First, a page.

08/01/14 8:00am
08/01/2014 8:00 AM
Credit: Patrick W. Moore

Credit: Patrick W. Moore

For years people have been talking about solar as a clean alternative energy source, but only recently has the prospect of large-scale solar farms started taking shape on the North Fork.

Two years ago, Long Island Power Authority sought proposals for solar energy projects that would generate 100 megawatts of power —enough to power about 13,000 homes —and 76 solar projects across Long Island were selected in April.

In addition, LIPA and PSEG-Long Island — which manages LIPA’s electric grid — are now seeking additional proposals for projects that would generate 280 MW more in renewable energy, including solar, natural gas and wind.

“One of the main reasons large scale solar development is initiated is because the utilities issue requests for proposals for projects, and that’s exactly what happened on Long Island,” said Chris Wiedemann, director of development for S Power Solar, a West Coast company that had three projects chosen in April by LIPA, one each in Calverton, Southold and Shoreham. In total, 12 projects were chosen that would be located in Manorville and throughout the North Fork. Project owners will be responsible for construction, installation and maintenance costs, which will then be offset by selling power to PSEG-LI.

But only now that solar power is starting to gain momentum are local municipalities catching up to regulating the energy source.

And not everyone is feeling so sunny about it.

Riverhead and Southold towns have both proposed restricting where power-generating solar farms that would sell energy back to PSEG can be built. The restrictions would not apply to farms that generate solar energy to power their own operations.

Both towns decided to limit commercial solar energy production to industrial zones, prohibiting the practice on agricultural parcels.

“This town, the County of Suffolk, and to some extent, the State of New York, have spent tens of millions of dollars preserving the Agricultural Protection Zone in town,” Riverhead Supervisor Sean Walter said in discussing the zoning amendments last month. “I think it sends the wrong message that we would now allow this sort of industrialization [solar panel farms] on preserved farmland.”

Southold already adopted the code change in June, and the Riverhead Town Board has scheduled an Aug. 5 public hearing on its proposal.

Riverhead leaders actually based their proposal on Southold’s, which determined that the town’s two industrial zones were the best locations for solar farms — keeping agriculturally-zoned land out of the mix.

“There is a real demand now to locate solar arrays, and we’ve been getting inquiries from solar companies who are very interested in locating them on farmland,” Southold Supervisor Scott Russell said in an interview. “We didn’t quite go that far yet.”

Last July, LIPA announced that an increased focus on solar power would “help defer, reduce or eliminate the need to invest hundreds of millions of dollars on building new generation, infrastructure, and transmission and distribution lines.”

That announcement came after the utility had already called for 50 MW in solar projects in 2008, while it was calling for its next 100 MW — the request that resulted in the 76 solar arrays currently in the works — and before a request for another 280 MW of solar power last fall. Those bid winners will be announced this December.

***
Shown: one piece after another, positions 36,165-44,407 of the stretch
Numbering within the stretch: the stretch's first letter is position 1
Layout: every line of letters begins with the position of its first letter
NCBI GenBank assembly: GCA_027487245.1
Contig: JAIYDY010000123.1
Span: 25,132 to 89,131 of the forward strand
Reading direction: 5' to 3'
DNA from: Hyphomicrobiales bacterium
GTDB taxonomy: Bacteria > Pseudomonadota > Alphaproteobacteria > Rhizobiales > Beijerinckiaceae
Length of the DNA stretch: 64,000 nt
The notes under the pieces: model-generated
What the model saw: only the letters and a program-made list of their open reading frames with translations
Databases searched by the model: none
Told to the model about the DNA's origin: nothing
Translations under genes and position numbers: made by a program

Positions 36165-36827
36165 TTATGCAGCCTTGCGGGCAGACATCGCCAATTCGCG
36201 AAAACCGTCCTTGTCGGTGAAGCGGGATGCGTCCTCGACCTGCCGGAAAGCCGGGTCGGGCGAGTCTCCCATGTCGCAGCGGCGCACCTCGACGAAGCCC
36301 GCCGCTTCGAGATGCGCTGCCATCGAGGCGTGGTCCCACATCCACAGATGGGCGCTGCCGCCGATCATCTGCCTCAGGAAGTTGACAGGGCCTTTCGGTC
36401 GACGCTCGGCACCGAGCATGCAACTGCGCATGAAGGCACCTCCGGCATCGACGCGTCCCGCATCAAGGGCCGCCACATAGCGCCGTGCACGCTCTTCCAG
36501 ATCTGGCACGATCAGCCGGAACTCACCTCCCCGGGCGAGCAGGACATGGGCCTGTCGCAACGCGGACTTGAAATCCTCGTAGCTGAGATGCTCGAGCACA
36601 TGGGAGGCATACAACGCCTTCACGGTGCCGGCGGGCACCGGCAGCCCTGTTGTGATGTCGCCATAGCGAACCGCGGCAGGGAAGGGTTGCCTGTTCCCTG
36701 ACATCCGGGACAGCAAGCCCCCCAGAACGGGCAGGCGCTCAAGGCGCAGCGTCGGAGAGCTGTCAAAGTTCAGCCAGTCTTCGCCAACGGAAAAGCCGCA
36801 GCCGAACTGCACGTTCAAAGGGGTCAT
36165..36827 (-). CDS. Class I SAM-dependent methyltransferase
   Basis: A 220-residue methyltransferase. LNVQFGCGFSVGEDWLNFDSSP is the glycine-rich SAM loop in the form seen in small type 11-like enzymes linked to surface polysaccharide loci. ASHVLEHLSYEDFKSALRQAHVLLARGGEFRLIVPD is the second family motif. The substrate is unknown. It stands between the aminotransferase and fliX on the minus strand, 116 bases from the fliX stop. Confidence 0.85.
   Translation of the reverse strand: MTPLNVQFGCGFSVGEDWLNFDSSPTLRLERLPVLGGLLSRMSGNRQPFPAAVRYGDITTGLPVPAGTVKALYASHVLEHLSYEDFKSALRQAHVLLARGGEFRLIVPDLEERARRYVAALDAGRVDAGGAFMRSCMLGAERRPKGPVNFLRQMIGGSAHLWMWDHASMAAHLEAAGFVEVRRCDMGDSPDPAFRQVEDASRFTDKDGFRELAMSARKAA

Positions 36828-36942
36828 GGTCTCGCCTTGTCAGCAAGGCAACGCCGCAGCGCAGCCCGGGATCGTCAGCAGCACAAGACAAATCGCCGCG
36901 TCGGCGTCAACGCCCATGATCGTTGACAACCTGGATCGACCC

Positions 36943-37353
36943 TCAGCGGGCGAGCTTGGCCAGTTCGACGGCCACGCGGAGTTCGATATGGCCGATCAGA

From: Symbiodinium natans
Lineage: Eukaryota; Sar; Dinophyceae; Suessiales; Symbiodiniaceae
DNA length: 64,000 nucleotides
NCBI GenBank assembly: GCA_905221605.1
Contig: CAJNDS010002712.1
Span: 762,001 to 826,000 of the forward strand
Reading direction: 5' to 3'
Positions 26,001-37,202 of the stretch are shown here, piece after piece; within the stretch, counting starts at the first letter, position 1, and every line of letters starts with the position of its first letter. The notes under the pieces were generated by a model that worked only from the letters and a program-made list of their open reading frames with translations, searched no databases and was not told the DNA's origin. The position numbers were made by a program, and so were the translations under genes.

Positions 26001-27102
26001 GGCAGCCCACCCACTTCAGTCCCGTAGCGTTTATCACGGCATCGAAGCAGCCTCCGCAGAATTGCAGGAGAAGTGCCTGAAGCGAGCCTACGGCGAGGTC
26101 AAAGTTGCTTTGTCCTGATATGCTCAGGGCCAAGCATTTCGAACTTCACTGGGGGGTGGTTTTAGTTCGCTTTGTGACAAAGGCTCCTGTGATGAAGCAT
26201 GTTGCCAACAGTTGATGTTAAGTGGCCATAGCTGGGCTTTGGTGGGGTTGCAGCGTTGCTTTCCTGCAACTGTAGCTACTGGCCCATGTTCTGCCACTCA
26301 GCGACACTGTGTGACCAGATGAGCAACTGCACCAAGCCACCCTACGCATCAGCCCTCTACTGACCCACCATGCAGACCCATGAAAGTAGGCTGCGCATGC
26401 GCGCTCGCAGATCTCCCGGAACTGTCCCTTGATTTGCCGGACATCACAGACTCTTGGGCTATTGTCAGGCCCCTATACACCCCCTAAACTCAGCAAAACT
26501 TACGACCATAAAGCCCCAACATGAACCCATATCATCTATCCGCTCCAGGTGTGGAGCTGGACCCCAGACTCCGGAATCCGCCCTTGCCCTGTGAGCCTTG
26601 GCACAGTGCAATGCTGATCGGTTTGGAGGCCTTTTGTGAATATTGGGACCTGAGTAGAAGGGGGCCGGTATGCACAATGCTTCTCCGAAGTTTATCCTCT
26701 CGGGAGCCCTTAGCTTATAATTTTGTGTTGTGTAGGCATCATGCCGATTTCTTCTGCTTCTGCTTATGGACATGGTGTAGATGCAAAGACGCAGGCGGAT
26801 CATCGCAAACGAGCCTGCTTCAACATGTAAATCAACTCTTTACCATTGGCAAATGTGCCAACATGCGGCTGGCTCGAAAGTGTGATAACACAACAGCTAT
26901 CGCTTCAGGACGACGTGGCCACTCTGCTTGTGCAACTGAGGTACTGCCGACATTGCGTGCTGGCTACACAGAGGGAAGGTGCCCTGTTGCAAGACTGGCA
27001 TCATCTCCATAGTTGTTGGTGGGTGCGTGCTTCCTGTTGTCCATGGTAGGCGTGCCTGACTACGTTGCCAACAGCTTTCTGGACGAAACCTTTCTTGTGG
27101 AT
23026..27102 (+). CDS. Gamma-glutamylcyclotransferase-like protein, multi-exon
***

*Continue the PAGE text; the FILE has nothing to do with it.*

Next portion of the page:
All these requests for solar power projects — among other sources of cleaner energy, such as wind or natural gas — are bringing LIPA in accordance with its Electric Resource Plan 2010-2020, which called for reducing emissions by 20 percent below 2005 levels by the year 2020, and by 80 percent by the year 2050, benchmarks set by former Governor David Paterson.

Featured Story
07/31/14 12:00pm
07/31/2014 12:00 PM

Anthony Venetz family seeks benefits

More than 400,000 soldiers are buried at Arlington National Cemetery in Virginia.

One of them is Sgt. 1st Class Anthony Venetz Jr., who was brought back to the United States from Bagram Airfield in Afghanistan on Jan. 30, 2011, two days after his death. He was carried off a plane at Dover Air Force Base in Delaware by seven servicemen on an U.S. Army carry team — an American flag draped over the case carrying his body.

Eleven days later, the Wading River native was laid to rest at Arlington with full military honors.

A married 30-year-old father of two, the Green Beret was remembered as a hero by those who attended his burial in section 60, site 9509 of America’s second most populated national cemetery.

That plot may be where Sgt. Venetz’s decade-long service to the military ended, but for the family he left behind, the battle continues today.  (more…)

Featured Story
07/30/14 2:24pm
07/30/2014 2:24 PM
Dave Colone, Chairman of Suffolk County Planning Commissioner; Adrienne Esposito, Executive Director of the Citizens Campaign for the Environment; Bob Delucca, President and CEO of the Group for the East End, County Executive Steve Bellone, Dick Amper, Executive Director of the Long Island Pine Barrens Society and Deputy Presiding Officer DuWayne Gregory. (Courtesy photo)

Dave Colone, Chairman of Suffolk County Planning Commissioner; Adrienne Esposito, Executive Director of the Citizens Campaign for the Environment; Bob Delucca, President and CEO of the Group for the East End, County Executive Steve Bellone, Dick Amper, Executive Director of the Long Island Pine Barrens Society and Deputy Presiding Officer DuWayne Gregory. (Courtesy photo)

The Suffolk County Legislature OK’d the deal Tuesday, but voters will have the final say on an agreement that would drop two pending lawsuits environmental groups have filed against the county alleging a misuse of funds they say are reserved for protecting the county’s drinking water aquifer.

County legislators passed support for most of the deal 14-4 at their general meeting. First announced in June by County Executive Steve Bellone and the parties who initiated the lawsuits, part of the agreement maintained that after legislative approval, a public referendum would ultimately determine if the deal would go through.